document write "<EM>This will work</EM>"
    </SCRIPT>

In VBScript, the problem may be avoided with the Chr() function:

    "<EM>This will work<" & Chr(47) & "EM>"

Attribute values

When script or style data is the value of an attribute (either style or the intrinsic event attributes), authors should escape occurrences of the delimiting single or double quotation mark within the value according to the script or style language convention. Authors should also escape occurrences of “&” if the “&” is not meant to be the beginning of a character reference.

  • ‘”‘ should be written as “&quot;” or “&#34;”
  • ‘&’ should be written as “&amp;” or “&#38;”

Thus, for example, one could write:

 <INPUT name="num" value="0"
 onchange="if (compare(this.value, &quot;help&quot;)) {gethelp()}">

B.3.3 SGML features with limited support

SGML systems conforming to [ISO8879] are expected to recognize a number of features that aren’t widely supported by HTML user agents. We recommend that authors avoid using all of these features.

B.3.4 Boolean attributes

Authors should be aware that many user agents only recognize the minimized form of boolean attributes and not the full form.

For instance, authors may want to specify:

<OPTION selected>

instead of

<OPTION selected="selected">

B.3.5 Marked Sections

Marked sections play a role similar to the #ifdef construct recognized by C preprocessors.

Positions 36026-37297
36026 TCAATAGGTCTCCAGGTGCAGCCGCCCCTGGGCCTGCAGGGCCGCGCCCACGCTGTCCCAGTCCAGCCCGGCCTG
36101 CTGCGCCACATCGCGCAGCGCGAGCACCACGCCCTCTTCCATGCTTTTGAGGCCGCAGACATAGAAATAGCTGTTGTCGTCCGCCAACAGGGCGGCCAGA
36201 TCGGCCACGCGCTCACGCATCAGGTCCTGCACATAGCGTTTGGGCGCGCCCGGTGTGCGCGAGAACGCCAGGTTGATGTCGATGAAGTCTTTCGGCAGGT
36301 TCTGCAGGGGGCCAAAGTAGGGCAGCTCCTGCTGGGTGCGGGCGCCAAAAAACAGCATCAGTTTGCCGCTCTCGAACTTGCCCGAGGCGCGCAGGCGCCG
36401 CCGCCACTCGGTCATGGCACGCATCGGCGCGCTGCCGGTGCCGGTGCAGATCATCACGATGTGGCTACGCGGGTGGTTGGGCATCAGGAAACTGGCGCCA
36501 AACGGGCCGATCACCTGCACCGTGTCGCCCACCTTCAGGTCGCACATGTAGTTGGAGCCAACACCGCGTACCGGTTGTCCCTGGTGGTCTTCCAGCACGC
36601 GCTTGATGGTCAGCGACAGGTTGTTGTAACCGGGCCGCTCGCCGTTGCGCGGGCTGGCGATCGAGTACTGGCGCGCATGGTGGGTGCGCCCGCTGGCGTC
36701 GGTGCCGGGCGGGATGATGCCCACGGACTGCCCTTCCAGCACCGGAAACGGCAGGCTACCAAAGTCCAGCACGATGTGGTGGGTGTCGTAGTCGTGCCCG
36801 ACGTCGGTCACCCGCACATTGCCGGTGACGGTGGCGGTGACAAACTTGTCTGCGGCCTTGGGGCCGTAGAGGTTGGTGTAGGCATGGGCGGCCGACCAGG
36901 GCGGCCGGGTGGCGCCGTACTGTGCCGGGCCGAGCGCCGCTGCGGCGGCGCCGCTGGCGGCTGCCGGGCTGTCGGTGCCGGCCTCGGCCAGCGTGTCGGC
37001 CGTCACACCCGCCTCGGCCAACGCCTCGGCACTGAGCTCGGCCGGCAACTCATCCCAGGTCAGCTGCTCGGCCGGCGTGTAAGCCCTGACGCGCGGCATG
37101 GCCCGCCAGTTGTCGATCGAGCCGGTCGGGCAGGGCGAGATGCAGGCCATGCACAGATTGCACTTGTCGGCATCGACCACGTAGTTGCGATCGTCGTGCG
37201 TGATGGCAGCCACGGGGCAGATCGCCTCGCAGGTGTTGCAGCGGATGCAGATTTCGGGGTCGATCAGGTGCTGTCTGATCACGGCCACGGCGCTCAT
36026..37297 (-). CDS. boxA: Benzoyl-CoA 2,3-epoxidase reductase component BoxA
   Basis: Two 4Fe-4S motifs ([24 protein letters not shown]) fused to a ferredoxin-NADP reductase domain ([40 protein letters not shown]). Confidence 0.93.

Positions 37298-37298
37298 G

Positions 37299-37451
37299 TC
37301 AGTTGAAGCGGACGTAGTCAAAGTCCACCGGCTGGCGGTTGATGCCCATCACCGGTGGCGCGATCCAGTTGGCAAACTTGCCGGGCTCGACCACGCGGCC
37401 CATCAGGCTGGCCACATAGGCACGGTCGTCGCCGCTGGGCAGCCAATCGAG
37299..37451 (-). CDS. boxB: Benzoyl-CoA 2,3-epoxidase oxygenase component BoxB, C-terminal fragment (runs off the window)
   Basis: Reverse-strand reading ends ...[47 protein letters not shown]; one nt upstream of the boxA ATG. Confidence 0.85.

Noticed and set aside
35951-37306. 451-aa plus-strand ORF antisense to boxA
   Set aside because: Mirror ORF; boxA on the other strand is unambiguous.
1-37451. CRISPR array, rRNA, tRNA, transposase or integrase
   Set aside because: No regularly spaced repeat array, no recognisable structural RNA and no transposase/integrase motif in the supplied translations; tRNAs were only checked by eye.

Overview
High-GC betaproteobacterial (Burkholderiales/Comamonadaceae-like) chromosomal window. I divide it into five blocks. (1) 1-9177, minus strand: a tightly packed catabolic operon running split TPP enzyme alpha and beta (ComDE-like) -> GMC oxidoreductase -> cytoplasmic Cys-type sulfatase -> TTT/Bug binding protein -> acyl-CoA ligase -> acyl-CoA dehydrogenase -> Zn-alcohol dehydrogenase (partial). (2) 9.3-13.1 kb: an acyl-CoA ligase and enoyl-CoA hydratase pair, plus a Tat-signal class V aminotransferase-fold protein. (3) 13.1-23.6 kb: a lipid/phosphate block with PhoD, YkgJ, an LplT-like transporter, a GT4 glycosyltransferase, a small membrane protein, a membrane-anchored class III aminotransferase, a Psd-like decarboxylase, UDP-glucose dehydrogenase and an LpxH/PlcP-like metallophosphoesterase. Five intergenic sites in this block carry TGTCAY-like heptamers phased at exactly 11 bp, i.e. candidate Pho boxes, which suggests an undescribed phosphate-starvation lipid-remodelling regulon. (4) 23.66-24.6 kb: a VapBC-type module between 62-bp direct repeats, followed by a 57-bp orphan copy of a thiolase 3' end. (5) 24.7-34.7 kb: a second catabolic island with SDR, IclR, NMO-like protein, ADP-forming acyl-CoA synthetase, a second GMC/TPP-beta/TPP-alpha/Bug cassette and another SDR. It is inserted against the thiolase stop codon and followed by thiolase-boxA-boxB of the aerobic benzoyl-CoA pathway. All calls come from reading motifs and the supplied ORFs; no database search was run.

<![INCLUDE[
 <!-- this will be included -->
]]>

<![IGNORE[
 <!-- this will be ignored -->
]]>

SGML also defines the use of marked sections for CDATA content, within which “<” is not treated as the start of a tag, e.g.,

<![CDATA[
 <an> example of <sgml> markup that is
 not <painful> to write with < and such.
]]>

The telltale sign that a user agent doesn’t recognize a marked section is the appearance of “]]>”, which is seen when the user agent mistakenly uses the first “>” character as the end of the tag starting with “<![“.

B.3.6 Processing Instructions

Processing instructions are a mechanism to capture platform-specific idioms. A processing instruction begins with <? and ends with >

<?instruction >

For example:

<?>
<?style tt = font courier>
<?page break>
<?experiment> ... <?/experiment>

Authors should be aware that many user agents render processing instructions as part of the document’s text.

B.3.7 Shorthand markup

Some SGML SHORTTAG constructs save typing but add no expressive capability to the SGML application. Although these constructs technically introduce no ambiguity, they reduce the robustness of documents, especially when the language is enhanced to include new elements. Thus, while SHORTTAG constructs of SGML related to attributes are widely used and implemented, those related to elements are not. Documents that use them are conforming SGML documents, but are unlikely to work with many existing HTML tools.

The SHORTTAG constructs in question are the following:

  • NET tags:
    <name/.../
    
  • closed Start Tag:
    <name1<name2>
    
  • Empty Start Tag:
    <>
    
  • Empty End Tag:
    </>